LITTLE ROCK – Looking for a way to spend part of your summer and learn something about conservation in The Natural State? The Arkansas Game and Fish Commission’s Youth Conservation Institute just may be the answer.
AGFC Youth Conservation Institute Begins This Summer
According to AGFC Regional Education Coordinator Laura Rogers, the program is a competitive, merit-based, week-long journey into Arkansas’s conservation story. “It serves as a springboard for conservation-minded teens who want to make an impact on the community in which they live,” Rogers said. “The three primary goals of the program are management, education and impact,” she added.
Students who are at least sixteen years old and have completed their junior year in high school are eligible for the program. Once selected, 30 students will embark on a trip around the state – camping and enjoying nature along the way. “It’s a way to learn why we do what we do, how we educate the public through our programming, and how their own actions affect our wildlife resources,” Rogers explained.
The program will be held July 11-18 and will include educational, informational and recreational lessons in conservation at the following locations:
• Rick Evans Grandview Prairie Conservation Education Center and Wildlife Management Area–
• Cane Creek State Park – Star City
• Brett Morgan Halowell Reservoir-Bayou Meto WMA
• Mississippi River State Park – Marianna
• Forest L. Wood Crowley’s Ridge Nature Center – Jonesboro
• Fred Berry Conservation Education Center on Crooked Creek – Yellville
• Ponca Elk Education Center – Ponca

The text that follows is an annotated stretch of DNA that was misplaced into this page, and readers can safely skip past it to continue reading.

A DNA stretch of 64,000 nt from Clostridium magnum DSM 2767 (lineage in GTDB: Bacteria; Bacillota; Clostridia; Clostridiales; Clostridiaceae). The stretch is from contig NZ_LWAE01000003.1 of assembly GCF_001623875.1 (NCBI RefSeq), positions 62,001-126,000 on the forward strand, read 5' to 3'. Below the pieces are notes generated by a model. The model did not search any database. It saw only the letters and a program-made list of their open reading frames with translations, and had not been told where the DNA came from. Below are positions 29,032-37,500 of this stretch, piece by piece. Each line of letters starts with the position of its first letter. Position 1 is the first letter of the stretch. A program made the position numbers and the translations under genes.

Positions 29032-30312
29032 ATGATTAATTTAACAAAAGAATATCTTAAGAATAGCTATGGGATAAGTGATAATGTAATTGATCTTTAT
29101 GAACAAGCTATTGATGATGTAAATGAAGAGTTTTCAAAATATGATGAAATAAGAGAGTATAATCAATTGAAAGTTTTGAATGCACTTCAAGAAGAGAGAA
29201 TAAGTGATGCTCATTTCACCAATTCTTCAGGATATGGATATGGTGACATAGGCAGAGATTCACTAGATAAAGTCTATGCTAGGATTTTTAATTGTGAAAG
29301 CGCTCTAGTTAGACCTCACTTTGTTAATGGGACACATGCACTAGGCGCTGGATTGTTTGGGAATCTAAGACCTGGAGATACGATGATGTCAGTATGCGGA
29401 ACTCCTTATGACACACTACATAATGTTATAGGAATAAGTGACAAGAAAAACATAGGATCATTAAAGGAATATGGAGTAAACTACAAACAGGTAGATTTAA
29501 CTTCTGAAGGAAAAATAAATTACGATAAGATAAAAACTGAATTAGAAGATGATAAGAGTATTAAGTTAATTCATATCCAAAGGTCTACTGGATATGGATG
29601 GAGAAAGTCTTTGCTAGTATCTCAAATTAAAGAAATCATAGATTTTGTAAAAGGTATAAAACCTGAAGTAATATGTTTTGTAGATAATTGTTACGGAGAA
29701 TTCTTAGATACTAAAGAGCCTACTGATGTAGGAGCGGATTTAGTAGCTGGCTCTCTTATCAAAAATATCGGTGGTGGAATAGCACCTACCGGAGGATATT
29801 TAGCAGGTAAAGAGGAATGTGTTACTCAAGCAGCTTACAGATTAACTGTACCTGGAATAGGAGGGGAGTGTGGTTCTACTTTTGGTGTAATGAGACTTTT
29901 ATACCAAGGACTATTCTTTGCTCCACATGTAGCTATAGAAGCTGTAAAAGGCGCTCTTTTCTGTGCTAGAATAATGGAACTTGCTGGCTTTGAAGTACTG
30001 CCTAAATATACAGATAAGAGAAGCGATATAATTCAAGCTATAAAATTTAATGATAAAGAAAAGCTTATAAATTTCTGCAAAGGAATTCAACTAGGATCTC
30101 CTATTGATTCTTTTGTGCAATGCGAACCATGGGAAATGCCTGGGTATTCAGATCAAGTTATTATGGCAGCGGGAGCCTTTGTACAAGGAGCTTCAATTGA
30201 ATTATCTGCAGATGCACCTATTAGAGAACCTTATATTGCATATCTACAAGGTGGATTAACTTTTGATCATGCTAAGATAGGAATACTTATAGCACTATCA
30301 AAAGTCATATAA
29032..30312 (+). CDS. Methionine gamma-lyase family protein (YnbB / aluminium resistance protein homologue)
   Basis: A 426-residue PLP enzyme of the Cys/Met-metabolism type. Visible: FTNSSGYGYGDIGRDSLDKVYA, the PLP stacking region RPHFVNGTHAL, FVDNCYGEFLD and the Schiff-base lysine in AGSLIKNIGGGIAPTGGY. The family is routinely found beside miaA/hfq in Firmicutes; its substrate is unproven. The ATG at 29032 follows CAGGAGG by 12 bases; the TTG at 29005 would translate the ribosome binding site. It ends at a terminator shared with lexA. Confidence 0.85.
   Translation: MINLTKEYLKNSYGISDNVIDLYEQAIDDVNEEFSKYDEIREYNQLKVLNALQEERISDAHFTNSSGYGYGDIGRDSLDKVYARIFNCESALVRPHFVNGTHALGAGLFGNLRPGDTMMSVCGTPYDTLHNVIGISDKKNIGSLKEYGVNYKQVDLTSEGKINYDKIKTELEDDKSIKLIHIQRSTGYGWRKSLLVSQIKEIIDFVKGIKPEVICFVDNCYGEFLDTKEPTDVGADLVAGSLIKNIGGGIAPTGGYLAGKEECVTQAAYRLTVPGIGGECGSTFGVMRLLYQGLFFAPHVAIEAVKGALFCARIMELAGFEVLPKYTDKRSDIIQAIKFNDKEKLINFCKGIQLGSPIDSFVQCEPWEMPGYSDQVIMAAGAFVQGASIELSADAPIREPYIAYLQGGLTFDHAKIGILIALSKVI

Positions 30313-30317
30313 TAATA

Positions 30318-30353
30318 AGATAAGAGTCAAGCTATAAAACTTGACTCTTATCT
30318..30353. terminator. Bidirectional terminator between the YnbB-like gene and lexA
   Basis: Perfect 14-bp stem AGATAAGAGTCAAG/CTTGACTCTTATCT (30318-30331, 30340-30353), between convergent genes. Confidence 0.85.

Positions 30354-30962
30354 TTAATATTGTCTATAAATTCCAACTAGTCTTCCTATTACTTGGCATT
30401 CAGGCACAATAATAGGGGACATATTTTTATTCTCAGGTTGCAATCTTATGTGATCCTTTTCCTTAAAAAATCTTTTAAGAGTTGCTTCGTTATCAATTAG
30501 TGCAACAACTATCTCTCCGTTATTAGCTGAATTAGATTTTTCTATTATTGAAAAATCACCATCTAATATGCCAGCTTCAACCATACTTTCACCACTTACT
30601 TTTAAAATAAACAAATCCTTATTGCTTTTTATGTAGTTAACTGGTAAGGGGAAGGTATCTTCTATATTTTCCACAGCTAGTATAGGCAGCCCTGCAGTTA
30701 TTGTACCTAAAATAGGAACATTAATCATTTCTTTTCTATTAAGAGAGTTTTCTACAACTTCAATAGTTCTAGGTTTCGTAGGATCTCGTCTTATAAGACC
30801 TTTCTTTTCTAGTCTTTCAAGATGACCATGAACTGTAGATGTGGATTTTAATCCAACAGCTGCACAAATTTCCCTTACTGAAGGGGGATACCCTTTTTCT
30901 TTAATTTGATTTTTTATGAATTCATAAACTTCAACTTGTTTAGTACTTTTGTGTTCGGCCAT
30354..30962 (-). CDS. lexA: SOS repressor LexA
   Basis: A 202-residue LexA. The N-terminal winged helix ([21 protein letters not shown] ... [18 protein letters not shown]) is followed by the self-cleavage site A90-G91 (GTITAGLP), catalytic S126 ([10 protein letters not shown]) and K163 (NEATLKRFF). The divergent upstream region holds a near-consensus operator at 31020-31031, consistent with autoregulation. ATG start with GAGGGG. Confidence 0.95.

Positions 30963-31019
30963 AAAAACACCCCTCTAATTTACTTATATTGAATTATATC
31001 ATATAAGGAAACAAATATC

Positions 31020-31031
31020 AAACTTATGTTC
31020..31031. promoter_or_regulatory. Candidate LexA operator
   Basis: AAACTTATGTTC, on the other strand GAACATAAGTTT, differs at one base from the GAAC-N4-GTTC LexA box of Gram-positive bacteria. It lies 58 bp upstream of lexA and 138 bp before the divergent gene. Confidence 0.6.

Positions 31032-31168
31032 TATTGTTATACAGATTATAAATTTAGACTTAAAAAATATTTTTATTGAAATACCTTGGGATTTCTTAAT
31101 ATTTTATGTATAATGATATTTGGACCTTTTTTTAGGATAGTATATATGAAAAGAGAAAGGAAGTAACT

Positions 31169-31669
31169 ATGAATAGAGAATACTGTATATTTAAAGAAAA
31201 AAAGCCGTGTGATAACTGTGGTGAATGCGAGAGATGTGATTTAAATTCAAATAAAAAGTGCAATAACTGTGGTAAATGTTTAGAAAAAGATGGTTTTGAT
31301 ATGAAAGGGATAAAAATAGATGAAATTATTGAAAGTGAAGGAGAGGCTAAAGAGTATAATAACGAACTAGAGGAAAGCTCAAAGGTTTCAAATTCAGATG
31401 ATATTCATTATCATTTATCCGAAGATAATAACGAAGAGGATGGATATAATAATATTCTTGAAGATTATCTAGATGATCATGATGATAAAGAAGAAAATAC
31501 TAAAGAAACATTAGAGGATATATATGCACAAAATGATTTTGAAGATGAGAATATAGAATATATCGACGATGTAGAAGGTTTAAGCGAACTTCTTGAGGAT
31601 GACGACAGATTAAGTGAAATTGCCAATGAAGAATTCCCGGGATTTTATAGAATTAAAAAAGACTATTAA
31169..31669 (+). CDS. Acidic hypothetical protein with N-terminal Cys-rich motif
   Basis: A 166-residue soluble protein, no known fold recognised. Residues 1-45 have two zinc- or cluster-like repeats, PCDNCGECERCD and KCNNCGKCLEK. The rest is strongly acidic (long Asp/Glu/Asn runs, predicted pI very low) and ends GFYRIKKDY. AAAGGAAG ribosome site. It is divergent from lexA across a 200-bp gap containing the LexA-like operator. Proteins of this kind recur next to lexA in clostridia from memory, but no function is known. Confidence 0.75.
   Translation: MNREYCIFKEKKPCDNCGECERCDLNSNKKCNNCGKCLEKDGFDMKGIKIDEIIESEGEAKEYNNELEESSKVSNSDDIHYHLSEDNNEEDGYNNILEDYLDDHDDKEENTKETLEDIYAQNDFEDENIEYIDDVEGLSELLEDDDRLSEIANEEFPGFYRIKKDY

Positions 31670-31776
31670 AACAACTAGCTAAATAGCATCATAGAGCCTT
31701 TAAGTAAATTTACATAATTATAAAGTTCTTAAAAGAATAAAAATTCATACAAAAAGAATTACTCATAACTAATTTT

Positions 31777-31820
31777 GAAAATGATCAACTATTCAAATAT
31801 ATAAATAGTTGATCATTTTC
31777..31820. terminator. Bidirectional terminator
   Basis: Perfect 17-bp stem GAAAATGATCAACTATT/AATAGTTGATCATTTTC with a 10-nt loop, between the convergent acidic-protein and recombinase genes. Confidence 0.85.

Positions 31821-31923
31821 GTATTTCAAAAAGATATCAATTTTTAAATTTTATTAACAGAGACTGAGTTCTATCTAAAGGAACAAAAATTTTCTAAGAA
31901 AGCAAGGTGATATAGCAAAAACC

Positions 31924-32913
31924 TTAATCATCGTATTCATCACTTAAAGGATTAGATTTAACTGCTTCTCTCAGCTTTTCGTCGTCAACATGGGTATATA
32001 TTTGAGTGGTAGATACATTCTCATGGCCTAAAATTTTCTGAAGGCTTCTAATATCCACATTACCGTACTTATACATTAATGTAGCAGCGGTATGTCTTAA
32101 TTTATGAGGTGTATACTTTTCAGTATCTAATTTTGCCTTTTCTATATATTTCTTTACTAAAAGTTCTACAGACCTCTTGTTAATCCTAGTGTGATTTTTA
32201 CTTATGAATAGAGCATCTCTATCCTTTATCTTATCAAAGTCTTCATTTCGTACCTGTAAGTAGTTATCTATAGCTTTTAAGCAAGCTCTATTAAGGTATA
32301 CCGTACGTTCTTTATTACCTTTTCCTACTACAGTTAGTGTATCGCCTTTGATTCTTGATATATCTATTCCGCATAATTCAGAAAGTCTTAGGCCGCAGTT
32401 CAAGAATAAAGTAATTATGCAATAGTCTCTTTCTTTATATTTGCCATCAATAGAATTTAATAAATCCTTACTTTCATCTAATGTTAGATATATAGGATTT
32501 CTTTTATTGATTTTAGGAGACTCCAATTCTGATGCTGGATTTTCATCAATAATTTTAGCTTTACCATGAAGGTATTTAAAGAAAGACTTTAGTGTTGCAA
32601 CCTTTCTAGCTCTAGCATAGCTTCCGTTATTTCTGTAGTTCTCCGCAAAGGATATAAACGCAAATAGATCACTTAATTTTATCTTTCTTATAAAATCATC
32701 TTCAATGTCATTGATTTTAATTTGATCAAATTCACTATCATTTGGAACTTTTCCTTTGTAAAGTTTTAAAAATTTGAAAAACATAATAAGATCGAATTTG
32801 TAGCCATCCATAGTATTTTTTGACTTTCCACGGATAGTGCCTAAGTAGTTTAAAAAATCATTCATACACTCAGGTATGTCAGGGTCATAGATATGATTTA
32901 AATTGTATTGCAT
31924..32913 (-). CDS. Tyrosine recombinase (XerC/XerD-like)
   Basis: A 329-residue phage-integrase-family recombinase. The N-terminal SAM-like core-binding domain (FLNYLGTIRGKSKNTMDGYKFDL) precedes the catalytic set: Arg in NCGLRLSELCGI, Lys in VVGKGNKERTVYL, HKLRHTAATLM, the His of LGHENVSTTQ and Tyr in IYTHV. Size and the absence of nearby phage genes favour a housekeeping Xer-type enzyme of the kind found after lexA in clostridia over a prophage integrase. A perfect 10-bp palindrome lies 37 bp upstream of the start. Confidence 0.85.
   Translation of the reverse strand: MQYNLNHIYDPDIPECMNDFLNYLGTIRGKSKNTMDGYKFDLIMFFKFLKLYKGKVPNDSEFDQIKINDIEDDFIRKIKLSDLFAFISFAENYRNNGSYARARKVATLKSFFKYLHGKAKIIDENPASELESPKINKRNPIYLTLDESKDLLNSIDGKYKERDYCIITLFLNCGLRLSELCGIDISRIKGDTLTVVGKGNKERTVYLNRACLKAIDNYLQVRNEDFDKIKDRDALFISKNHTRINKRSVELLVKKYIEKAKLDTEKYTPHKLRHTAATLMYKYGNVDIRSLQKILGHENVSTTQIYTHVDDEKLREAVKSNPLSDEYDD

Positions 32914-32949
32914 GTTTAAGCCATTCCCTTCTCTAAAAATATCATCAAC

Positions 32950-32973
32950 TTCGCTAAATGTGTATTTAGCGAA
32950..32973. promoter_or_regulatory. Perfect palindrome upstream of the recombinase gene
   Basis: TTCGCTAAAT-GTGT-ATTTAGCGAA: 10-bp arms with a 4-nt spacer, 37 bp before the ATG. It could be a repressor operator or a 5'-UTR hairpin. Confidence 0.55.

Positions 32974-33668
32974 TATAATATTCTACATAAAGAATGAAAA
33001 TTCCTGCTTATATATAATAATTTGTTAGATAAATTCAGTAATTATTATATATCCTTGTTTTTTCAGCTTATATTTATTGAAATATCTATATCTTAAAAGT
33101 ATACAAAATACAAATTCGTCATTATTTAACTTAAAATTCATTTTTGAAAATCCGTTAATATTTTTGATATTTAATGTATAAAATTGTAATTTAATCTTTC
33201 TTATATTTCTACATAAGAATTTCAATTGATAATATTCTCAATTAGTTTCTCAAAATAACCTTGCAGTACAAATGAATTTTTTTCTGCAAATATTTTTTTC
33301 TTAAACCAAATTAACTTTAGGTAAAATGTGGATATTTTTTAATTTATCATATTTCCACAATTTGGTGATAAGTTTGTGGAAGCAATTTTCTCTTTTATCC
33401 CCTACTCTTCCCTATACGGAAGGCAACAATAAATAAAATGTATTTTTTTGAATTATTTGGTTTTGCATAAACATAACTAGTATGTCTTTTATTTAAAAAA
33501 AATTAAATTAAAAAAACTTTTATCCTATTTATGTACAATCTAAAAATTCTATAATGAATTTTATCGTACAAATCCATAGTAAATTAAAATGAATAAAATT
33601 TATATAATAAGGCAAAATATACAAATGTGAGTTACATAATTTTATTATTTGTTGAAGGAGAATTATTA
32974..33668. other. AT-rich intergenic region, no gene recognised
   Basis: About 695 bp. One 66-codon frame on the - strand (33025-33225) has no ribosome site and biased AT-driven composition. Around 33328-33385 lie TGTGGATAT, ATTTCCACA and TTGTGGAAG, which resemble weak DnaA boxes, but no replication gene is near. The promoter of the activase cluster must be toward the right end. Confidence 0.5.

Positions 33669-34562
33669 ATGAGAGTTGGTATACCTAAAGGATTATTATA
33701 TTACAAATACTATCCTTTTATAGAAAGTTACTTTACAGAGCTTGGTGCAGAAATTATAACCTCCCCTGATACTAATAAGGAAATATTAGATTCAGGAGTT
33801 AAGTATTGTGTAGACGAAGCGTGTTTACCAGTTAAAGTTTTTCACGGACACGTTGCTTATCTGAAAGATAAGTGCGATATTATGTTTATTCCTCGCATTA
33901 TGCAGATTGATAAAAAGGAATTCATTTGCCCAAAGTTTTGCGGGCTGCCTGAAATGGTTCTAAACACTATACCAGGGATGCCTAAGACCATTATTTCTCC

• Janet Huckabee Arkansas River Valley Nature Center – Ft. Smith
• Mount Magazine State Park – Paris
• AGFC Enforcement Training Center, Bell Slough Wildlife Management Area and trail, Camp
Robinson Special Use Area, and Dr. James E. Moore Jr. Camp Robinson Firing Range –
• AGFC headquarters – Little Rock
After visiting these locations, and participating in conservation studies and activities across the state, students will observe a meeting of the AGFC to see how conservation policy comes together, Rogers says. “They will then be challenged to return to their own communities to develop and carry out a conservation project of their own. Each project will be evaluated based on the level of potential impact, and the student whose project scores the highest will be awarded a scholarship,” she said.
Applicants must be Arkansas residents attending an Arkansas high school or equivalent private school or home school. They must be at least 16 years of age and possess a valid fishing license at the time of application, and have just completed their junior year with a cumulative grade point average of 3.0 on a 4.0 scale.
Selections are based purely on merit, without regard to race, sex, religion, age, color, national origin, or disability. Applications must be completed and submitted by the deadline of April 30, 2013. Incomplete or late applications will not be considered. Successful applicants will be notified no later than May 30, 2013. To apply for the program go to:http://www.agfc.com/education/Pages/EducationProgramsyci.aspx.
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